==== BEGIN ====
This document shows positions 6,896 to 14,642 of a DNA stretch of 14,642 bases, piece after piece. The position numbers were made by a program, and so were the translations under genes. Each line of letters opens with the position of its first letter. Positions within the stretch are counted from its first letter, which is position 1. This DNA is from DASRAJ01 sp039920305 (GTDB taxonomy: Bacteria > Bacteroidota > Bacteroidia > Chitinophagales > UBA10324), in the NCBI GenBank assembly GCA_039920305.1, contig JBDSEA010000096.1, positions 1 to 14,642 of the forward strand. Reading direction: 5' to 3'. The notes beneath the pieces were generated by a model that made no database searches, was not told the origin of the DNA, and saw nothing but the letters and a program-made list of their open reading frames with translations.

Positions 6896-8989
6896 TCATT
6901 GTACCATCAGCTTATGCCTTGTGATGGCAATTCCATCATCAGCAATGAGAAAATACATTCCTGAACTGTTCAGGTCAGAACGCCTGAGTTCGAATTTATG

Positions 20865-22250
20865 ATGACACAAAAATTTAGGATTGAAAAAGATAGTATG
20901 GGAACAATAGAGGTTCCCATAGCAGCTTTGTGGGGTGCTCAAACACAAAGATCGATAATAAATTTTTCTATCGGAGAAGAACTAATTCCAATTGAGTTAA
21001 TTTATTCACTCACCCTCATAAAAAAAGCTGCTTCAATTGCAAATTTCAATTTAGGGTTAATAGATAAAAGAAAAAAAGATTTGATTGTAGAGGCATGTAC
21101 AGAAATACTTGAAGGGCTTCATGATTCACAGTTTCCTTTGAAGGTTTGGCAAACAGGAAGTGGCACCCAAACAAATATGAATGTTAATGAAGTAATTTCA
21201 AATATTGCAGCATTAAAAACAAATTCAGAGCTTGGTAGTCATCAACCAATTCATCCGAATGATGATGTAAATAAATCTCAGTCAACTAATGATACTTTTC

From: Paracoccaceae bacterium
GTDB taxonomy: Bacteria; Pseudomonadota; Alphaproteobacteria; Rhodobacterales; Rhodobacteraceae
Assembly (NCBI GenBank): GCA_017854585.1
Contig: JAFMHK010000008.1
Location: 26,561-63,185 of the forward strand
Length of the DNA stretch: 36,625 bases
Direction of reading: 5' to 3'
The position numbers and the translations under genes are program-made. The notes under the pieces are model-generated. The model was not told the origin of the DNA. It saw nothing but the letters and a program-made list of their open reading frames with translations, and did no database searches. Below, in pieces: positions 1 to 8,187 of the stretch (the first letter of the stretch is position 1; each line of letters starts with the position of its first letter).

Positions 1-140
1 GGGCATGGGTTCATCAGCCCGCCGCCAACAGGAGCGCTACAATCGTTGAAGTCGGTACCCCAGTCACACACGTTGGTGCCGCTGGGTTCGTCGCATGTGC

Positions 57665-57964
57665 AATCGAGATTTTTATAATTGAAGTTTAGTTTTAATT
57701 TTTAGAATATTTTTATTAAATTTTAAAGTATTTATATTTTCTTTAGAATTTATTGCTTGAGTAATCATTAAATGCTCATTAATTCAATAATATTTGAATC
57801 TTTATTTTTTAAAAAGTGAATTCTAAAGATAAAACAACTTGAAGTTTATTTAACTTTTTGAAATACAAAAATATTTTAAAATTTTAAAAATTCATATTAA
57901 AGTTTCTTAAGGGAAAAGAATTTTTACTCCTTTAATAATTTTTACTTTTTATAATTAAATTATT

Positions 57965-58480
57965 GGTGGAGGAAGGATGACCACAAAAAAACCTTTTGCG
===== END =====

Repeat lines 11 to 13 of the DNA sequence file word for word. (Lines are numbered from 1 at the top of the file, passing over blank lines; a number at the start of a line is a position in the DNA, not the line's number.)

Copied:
From: Paracoccaceae bacterium
GTDB taxonomy: Bacteria; Pseudomonadota; Alphaproteobacteria; Rhodobacterales; Rhodobacteraceae
Assembly (NCBI GenBank): GCA_017854585.1